The Larkin family isn’t just lucky—they persevere. At least that’s what Violet and her younger brother, Sam, were always told. When the Lyric sank off the coast of Maine, their great-great-great-grandmother didn’t drown like the rest of the passengers. No, Fidelia swam to shore, fell in love, and founded Lyric, Maine, the town Violet and Sam returned to every summer.
But wrecks seem to run in the family: Tall, funny, musical Violet can’t stop partying with the wrong people. And, one beautiful summer day, brilliant, sensitive Sam attempts to take his own life.
Shipped back to Lyric while Sam is in treatment, Violet is haunted by her family’s missing piece-the lost shipwreck she and Sam dreamed of discovering when they were children. Desperate to make amends, Violet embarks on a wildly ambitious mission: locate the Lyric, lain hidden in a watery grave for over a century.
She finds a fellow wreck hunter in Liv Stone, an amateur local historian whose sparkling intelligence and guarded gray eyes make Violet ache in an exhilarating new way. Whether or not they find the Lyric, the journey Violet takes-and the bridges she builds along the way-may be the start of something like survival.
Epic, funny, and sweepingly romantic, The Last True Poets of the Sea is an astonishing debut about the strength it takes to swim up from a wreck.
Title : The Last True Poets of the Sea
Author : Julia Drake
Format : eARC
Page Count : 400
Genre : YA contemporary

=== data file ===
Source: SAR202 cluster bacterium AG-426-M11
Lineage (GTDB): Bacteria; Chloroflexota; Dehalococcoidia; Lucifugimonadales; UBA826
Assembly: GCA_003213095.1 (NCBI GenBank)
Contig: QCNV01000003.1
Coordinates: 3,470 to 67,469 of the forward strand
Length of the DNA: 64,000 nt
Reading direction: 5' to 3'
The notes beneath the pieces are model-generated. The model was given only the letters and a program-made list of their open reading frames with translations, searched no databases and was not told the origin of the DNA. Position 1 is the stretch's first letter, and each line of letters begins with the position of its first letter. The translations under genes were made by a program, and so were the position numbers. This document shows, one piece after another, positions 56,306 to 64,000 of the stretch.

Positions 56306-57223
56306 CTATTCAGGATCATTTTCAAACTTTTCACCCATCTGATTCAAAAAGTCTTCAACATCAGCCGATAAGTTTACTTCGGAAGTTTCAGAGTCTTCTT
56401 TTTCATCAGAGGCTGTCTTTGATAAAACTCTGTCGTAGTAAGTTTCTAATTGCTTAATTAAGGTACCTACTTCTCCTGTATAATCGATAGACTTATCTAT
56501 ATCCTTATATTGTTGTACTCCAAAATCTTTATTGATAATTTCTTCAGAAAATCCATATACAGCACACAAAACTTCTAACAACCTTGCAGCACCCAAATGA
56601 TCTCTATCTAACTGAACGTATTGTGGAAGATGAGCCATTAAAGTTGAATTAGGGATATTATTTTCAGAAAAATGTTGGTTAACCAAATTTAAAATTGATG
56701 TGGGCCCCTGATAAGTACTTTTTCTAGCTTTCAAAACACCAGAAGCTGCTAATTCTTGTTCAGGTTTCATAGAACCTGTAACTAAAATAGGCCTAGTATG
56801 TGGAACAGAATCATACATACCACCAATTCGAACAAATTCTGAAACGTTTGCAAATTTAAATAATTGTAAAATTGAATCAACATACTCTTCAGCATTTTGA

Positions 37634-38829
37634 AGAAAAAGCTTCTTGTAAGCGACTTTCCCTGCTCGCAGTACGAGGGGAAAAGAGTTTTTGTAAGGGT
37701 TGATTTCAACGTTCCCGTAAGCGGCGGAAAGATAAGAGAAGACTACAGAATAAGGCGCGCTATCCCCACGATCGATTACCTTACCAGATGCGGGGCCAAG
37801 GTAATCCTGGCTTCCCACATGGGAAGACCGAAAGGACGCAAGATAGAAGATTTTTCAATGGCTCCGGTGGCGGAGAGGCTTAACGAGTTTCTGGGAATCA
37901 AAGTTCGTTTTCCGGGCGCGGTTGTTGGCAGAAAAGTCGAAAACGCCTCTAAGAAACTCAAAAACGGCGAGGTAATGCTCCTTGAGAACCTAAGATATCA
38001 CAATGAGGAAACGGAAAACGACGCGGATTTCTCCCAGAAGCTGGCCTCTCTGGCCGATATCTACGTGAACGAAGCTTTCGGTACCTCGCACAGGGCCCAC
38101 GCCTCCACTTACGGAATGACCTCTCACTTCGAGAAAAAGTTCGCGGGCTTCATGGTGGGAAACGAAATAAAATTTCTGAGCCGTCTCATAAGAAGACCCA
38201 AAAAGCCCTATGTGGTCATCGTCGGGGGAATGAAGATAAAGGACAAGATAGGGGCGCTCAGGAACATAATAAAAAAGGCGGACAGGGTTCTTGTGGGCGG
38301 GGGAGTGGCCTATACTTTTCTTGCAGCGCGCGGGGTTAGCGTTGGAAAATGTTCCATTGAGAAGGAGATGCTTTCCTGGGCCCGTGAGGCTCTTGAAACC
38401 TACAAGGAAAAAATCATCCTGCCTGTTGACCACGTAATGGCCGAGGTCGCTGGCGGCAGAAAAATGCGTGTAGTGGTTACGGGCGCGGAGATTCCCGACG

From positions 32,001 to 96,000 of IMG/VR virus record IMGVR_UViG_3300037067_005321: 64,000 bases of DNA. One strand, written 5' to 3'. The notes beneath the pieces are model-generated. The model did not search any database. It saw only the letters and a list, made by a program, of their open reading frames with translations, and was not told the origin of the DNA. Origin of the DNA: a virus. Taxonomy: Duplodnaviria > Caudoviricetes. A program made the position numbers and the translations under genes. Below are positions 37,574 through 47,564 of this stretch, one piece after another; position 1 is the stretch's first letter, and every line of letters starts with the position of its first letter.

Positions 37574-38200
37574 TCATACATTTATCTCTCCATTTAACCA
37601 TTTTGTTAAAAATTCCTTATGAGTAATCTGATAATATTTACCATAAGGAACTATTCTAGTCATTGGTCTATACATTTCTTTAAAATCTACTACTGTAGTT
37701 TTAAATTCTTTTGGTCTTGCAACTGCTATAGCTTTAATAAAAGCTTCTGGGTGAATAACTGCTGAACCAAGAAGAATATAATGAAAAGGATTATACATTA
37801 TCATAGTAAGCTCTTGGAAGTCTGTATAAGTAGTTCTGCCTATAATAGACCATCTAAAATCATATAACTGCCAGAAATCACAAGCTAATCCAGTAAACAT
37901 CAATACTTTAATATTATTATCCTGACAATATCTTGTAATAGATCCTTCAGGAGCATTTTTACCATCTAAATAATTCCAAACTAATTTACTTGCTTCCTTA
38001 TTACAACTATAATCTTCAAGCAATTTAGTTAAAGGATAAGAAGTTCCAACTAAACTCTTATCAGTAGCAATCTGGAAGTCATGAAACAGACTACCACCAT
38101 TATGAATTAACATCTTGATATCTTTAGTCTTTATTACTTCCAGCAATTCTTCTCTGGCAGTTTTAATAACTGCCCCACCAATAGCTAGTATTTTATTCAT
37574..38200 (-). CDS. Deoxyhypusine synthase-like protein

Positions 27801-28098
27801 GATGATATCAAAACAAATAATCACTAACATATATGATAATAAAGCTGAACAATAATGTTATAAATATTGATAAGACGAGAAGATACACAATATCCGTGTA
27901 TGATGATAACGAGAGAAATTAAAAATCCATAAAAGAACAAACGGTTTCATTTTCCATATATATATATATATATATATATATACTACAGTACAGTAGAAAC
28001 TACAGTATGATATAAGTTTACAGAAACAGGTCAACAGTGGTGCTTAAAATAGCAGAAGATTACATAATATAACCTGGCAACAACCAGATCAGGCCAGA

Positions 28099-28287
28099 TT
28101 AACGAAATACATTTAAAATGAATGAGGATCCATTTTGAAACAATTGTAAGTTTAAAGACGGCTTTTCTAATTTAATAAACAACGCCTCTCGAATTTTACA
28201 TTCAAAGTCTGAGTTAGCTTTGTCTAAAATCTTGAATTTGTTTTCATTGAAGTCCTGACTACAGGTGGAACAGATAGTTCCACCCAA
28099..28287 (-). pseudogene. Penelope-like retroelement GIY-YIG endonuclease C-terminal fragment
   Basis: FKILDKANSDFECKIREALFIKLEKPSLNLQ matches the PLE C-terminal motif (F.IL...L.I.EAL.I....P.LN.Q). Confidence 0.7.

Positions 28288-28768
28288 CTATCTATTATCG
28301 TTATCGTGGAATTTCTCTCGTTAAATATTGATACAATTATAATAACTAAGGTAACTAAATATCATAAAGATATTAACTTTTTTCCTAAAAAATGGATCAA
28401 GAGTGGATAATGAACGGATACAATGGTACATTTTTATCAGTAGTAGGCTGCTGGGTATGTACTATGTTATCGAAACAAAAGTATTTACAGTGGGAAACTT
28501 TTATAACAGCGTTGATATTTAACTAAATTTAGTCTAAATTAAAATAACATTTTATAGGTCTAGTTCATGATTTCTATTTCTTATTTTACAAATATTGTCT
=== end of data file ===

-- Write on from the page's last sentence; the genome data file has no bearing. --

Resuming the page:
Publisher : Disney Hyperion
Release Date : October 1, 2019
Reviewer : Hollis
Rating: ★ ★ ★ .5
Hollis’ 3.5 star review
This is such a lovely, and rather hard-hitting, story (and from a debut no less!) that it feels a little strange to not rave about it and slap it with a high rating. But while there was so much good, so much of it moving, some of it also left me a little unmoved, too.
I became a bad sister and a bad daughter in an hour; an exile in just under two. By comparison, the Titanic sunk in two hours, forty minutes. Pretty impressive, to have sunk to the bottom even faster than the twentieth century’s greatest shipwreck.
Tackling issues of depression, anxiety, self-harm, grief, and self-destructive behaviour, the story takes place against the backdrop of a small seaside town in Maine, featuring the mystery of a shipwreck, a romance that bloomed after, and focusing on the ancestors of the sole survivor of that long-ago tragedy.
I didn’t think it was possible to be blindsided by a truth you’ve always suspected, but there you have it. As it turns out, it’s devastating.
The story is queer, and lyrical, and funny, with quirky weirdness and awkwardness and charm. All from the perspective of a tall girl — woo! It’s got a lot of things going for it and I really did love the writing, too. So while this one maybe, for whatever reason, didn’t quite hit the mark, I will totally be keeping an eye on this new author and definitely picking up her next book.
There wasn’t going to be magic healing; there’d be only a string of ands on which we’d thread our survival.
This is definitely going to be a hit for a lot of people, I think. I just wish I could count myself among them.
** I received a ARC from NetGalley and the publisher (thank you!) in exchange for an honest review. **